By the Bedside

Motivated by my excellent experience with the oculoplastics ophthalmologist in Melbourne a few weeks ago, I organised an observation session with another ophthalmologist, this time in Geelong, in the hopes of gleaning a few more practical pearls from a general eye specialist. Unfortunately the only thing I learned from my half day with this odd fellow was that I will not be referring many patients to him in the future.

Perhaps some patients assume it is acceptable for their medical specialist to be rudely abrupt and entirely disengaged because they are of such a higher intelligence and operate in a different ethereal dimension that the rest of us lowly plebs cannot comprehend. But don’t accept such substandard bedside manners! Not only do you want your healthcare professional to be good at the technical aspects of their field, you also deserve for them to genuinely care for you as a fellow human being and to show interest and concern in your welfare.

I’ll admit there are some patients who really milk this concern thing, and sometimes I get72976960 the feeling they just want attention (okay so your mother recently had a hip replacement which means you have to cook for her even when you’re tired and your husband’s snoring keeps you awake at night and you have really bad knees but your obesity means the hospital beds can’t support you for surgery but how does this relate to your eye test today).
And I’ll also admit there are some days where I’m just not in the mood to face humanity and all its eccentricities. There are some days when I encounter a patient who I just want to punch in the face but I don’t because I don’t want to go to jail and if they end up punching me back I’d probably die.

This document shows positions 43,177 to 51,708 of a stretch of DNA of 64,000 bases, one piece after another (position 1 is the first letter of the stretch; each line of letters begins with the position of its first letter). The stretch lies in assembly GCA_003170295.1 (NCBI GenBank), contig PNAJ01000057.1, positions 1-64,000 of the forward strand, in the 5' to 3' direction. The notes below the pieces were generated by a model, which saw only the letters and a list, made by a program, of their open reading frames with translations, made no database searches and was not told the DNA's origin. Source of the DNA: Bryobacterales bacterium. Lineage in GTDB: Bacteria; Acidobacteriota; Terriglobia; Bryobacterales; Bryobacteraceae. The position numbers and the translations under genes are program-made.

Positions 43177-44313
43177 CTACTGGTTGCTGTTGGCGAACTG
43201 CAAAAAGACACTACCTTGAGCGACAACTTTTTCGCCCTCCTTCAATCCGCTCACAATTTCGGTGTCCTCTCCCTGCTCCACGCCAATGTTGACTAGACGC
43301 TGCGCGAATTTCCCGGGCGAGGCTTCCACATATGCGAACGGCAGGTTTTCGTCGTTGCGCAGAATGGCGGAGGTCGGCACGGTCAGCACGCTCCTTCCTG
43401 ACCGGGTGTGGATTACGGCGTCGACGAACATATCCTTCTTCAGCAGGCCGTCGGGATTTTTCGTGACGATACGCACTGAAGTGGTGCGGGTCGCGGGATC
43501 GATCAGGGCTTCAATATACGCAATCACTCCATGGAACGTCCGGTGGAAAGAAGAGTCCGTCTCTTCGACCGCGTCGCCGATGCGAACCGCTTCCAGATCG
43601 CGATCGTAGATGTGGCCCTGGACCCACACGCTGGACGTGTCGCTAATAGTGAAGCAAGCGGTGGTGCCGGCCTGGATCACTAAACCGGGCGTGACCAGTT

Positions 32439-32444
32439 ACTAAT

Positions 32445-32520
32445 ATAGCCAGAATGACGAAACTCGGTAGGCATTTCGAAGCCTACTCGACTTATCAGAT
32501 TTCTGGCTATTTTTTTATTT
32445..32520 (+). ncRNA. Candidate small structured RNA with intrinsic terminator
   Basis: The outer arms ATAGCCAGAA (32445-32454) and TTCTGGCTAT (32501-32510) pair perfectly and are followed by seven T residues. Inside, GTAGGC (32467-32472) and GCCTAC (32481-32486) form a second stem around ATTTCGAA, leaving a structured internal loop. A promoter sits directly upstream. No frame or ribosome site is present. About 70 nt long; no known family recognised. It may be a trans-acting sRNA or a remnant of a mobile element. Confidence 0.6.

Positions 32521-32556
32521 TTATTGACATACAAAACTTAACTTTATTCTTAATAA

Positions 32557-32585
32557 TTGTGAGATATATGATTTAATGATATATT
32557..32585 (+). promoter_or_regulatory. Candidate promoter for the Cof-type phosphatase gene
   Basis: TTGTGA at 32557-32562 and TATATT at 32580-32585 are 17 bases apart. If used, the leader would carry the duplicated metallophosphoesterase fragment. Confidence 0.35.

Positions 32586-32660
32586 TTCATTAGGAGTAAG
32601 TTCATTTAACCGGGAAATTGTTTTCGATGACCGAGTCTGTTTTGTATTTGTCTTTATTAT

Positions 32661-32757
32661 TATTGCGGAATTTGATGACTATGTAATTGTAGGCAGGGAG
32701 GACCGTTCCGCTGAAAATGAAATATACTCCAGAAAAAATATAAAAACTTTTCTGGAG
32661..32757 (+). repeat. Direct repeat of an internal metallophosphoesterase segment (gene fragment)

After watching this ophthal in all his obnoxious glory yesterday, I have considered what I think constitute good bedside manners for optometrists, if not all healthcare professionals.

  • go and personally call in your patient from the waiting room, don’t send out a gopher to fetch them and lead them to your office
  • greet your patient and introduce yourself by name; handshake if you like (I don’t usually because who knows where that patient’s hands have been)
  • make a reasonable amount of eye contact when you talk to them and when they talk to you; you don’t need to stare them down during the conversation, there will be plenty of eye staring to come later in the¬†exam
  • ensure you understand the reason that they’re here to visit you; do they have a particular concern they want addressed by the end of the consult or are they just due for a general eye test?
  • a brief explanation of what you’re about to do next will help build a rapport and make the patient feel more at ease (surprise! here’s a needle coming towards your eye!)
  • explain your findings in layman’s terms, explain what needs to happen next, and leave space for the patient to absorb the information and to ask questions; can be very time consuming but your patients will love you for it (sometimes they will also just not listen and you need to explain it all again)

Being able to build a rapport with patients with a good bedside manner can be the make or break for an optometry business. If patients no like you, they no come back. If they no come back, you got no patients. If you got no patients… you gone.

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